It's gotten this bad: The father of mileage awards, who created the first big U.S. program more than 25 years ago, says he's embarrassed by his business offspring.
Airlines today are "stingy and greedy" in handling frequent-flier programs, said Rolfe Shellenberger, former project manager of American Airlines' AAdvantage program, who now runs a consulting company in California.
Among the issues that raise his ire -- and that of many frequent fliers: the scarcity of award seats, hefty mileage requirements for awards, an array of booking fees and, now, moves to kill off your miles if you don't redeem or accrue any for 18 months. Industry experts say airlines are just trying to survive in a tough business climate.
It may be time to divorce your frequent-flier program. Or not.
True, the torrid romance with miles is cooling. They're getting so high-maintenance. And they seem to have commitment problems.
The malaise is even hitting mileage hounds such as Tim Winship, who for 10 years has published a frequent-flier newsletter, now online at frequentflier.com.
"I'm just not as emotionally engaged with the programs as I used to be," he said, adding that he'd even thought about cutting up his American Airlines credit card.
But miles are still free, and neither airlines nor consumers seem ready to call it quits. These programs promote loyalty, experts say, while generating modest but steady revenue for company coffers from the sale of miles to retail partners, who use them as bonuses for customers.
Rental-car companies, hotels, banks, grocers, restaurants and countless other businesses offer miles. With credit cards, branded by one airline or earning miles for many, nearly any purchase may qualify.
Mileage programs have become victims of their own success. They began as a way to induce customers to fly more often with a carrier. But today they are more like frequent-buyer than frequent-flier programs, Winship said, thanks to thousands of retailers that allow members to earn and redeem miles without stepping on a plane.
Frequent fliers have collectively accumulated billions of miles. No one really knows how many. But in a Securities and Exchange Commission filing last year, for instance, United Airlines estimated that its MileagePlus members held 495 billion miles. By my count, that entitles them to nearly 20 million round-trip domestic coach tickets, at 25,000 miles each, on an airline that last year flew about 67 million passengers.
That's the problem, of course. Demand for award seats has far outstripped supply.
So you can expect more tinkering with mileage programs. Here's a look at two of the biggest problems:
,9Award availabilityThis is the No. 1 complaint of frequent fliers, Winship said. They say they can't get seats for the dates and places they want. Winship didn't know of any statistics on this. But he said the scarcity was "as bad today as it's ever been in the history of the programs."
Shellenberger is among the frustrated.
"Every time I try to redeem a trip, it's unavailable," he said.
But Kurt Stache, president of the AAdvantage program, said that shouldn't be so. Although low-mileage awards can be hard to get at holidays, he said, at any given moment 7 percent to 10 percent of American's passengers are traveling on awards, most using free tickets, not upgrades.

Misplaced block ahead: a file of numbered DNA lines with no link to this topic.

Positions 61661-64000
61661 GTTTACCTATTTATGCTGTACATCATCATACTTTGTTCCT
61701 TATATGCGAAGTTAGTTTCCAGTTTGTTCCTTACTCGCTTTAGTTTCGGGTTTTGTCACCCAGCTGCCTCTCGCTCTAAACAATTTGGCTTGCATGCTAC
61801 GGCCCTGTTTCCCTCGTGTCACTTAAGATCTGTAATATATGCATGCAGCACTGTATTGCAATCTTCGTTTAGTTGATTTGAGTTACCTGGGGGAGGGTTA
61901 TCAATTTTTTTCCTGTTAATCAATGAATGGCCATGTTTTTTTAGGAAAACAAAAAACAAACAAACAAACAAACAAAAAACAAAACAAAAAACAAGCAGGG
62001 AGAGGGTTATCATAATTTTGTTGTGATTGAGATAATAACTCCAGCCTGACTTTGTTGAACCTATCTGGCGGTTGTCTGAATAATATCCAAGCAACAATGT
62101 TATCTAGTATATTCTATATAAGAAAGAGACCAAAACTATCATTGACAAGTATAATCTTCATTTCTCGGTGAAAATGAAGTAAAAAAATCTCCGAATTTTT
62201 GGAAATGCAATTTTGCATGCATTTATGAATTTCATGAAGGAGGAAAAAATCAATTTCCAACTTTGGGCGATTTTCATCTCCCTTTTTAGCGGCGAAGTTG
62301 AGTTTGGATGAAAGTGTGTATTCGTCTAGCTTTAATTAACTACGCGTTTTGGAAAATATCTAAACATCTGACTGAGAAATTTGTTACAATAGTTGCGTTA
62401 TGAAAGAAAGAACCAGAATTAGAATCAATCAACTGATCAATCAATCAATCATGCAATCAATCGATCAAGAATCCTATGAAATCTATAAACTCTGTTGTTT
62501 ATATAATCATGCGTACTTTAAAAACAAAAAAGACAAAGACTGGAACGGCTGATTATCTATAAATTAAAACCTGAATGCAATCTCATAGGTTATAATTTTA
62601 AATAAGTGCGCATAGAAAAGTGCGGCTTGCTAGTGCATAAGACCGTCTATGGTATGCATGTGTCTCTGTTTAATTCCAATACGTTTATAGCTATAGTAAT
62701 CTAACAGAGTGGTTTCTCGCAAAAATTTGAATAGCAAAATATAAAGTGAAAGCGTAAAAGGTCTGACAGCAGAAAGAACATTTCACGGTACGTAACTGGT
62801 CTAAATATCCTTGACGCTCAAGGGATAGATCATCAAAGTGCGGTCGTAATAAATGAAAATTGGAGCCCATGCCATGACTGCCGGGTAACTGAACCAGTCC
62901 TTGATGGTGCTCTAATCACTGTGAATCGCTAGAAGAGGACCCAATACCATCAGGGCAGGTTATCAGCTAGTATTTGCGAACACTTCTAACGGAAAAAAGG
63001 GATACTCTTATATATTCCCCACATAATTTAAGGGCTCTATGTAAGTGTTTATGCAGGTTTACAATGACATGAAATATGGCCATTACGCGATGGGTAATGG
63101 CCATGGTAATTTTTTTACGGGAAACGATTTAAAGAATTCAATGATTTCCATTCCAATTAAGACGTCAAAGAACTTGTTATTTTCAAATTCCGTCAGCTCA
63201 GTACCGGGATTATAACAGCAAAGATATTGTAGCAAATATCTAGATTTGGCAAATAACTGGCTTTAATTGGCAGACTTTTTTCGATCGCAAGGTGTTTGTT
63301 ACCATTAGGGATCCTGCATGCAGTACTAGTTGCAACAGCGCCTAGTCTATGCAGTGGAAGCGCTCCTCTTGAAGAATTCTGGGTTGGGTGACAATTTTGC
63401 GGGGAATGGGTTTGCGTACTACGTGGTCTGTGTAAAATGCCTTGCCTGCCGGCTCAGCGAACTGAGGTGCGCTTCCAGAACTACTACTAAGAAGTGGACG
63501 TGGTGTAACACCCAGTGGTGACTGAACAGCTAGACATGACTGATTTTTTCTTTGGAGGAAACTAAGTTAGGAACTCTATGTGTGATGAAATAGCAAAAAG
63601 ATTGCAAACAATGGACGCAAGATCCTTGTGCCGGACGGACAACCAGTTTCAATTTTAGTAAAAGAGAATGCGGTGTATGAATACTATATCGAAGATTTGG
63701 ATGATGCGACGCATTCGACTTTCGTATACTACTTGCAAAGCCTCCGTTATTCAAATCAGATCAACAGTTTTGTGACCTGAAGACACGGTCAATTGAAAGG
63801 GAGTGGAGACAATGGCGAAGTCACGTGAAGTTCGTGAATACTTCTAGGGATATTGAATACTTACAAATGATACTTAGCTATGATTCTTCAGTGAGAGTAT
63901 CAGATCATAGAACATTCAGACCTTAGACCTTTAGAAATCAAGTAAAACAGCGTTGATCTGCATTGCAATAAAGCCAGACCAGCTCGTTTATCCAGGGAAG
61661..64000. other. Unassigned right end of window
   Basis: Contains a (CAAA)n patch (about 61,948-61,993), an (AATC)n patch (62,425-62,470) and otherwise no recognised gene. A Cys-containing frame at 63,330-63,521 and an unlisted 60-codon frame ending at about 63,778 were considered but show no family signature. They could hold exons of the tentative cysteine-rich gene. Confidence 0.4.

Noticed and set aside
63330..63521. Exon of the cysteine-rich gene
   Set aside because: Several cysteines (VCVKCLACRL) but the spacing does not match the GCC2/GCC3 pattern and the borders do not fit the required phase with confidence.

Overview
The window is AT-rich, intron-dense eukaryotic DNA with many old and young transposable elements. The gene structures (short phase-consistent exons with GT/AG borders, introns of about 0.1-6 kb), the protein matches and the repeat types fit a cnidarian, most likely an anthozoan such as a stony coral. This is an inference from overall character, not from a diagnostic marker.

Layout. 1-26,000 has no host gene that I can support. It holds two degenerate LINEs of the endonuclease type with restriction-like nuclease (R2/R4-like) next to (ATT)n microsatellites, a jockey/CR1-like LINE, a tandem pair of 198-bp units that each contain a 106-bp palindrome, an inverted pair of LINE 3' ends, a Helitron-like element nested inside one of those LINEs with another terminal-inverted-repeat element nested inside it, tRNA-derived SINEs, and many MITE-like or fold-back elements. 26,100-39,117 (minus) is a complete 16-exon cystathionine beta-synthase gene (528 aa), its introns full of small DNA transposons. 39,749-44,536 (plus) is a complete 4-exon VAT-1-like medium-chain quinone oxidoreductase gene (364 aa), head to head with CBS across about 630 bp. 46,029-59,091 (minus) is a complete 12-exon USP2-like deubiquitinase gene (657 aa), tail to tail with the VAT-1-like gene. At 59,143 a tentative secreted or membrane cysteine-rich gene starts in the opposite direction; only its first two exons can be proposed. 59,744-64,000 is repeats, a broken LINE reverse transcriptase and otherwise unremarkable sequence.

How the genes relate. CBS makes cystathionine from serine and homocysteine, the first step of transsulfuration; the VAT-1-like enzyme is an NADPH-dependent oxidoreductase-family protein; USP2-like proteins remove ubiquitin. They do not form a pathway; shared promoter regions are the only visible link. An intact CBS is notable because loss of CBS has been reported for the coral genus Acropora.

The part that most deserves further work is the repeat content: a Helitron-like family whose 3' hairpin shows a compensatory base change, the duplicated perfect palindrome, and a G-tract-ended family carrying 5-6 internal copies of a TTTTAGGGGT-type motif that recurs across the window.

To make it easier to book awards, the airline introduced a calendar last month on its Web site, aa.com, that shows which dates have award seats available. This feature is being phased in over several weeks.
Industrywide, thresholds for award travel, especially for first- and business-class seats, have gradually crept up, although some carriers, including United and American, award short-haul domestic coach tickets for 15,000 miles.
,9Expiring milesThe so-called "use it or lose it" deadline for miles, after bouncing around over the years, had more or less settled at three years. But recently Delta cut that life span to two years, and US Airways and United reduced it to 18 months.
You don't have to fly to keep miles alive. You just have to keep your account active; for instance, you might use 600 miles for a magazine subscription. (Check airlines' Web sites for offers.) But it's a nuisance to monitor, and less-vigilant fliers could lose thousands of miles.
Shellenberger views tighter deadlines as broken promises.
"Why deprive [program members] of something they had every reason to expect would be valuable to them in the future?" he asked.
But to Steve Casley, president of Back Aviation Solutions, a consulting firm in New Haven, Conn., these moves are "common sense," helping airlines clear miles off their books without alienating prized customers: those who fly frequently.
Billions of unredeemed miles make companies' balance sheets look bad to investors, experts say, because for every free seat they award, they may turn away a paying customer.
The experts I spoke with agreed on one thing: Mileage programs won't go away any time soon.
Twelve years ago, Ray Neidl, an airline analyst with Calyon Securities in New York, predicted the demise of these programs in a book he authored with James Ott called Airline Odyssey: The Industry's Turbulent Flight Into the Future.
Now Neidl says he was wrong. "I think airlines like the frequent-flier programs more than ever," he said, because they not only attract customers but also have become small profit centers.
As for the fliers, it's not a happy marriage anymore. But it's an enduring one.
Jane Engle writes for the Los Angeles Times.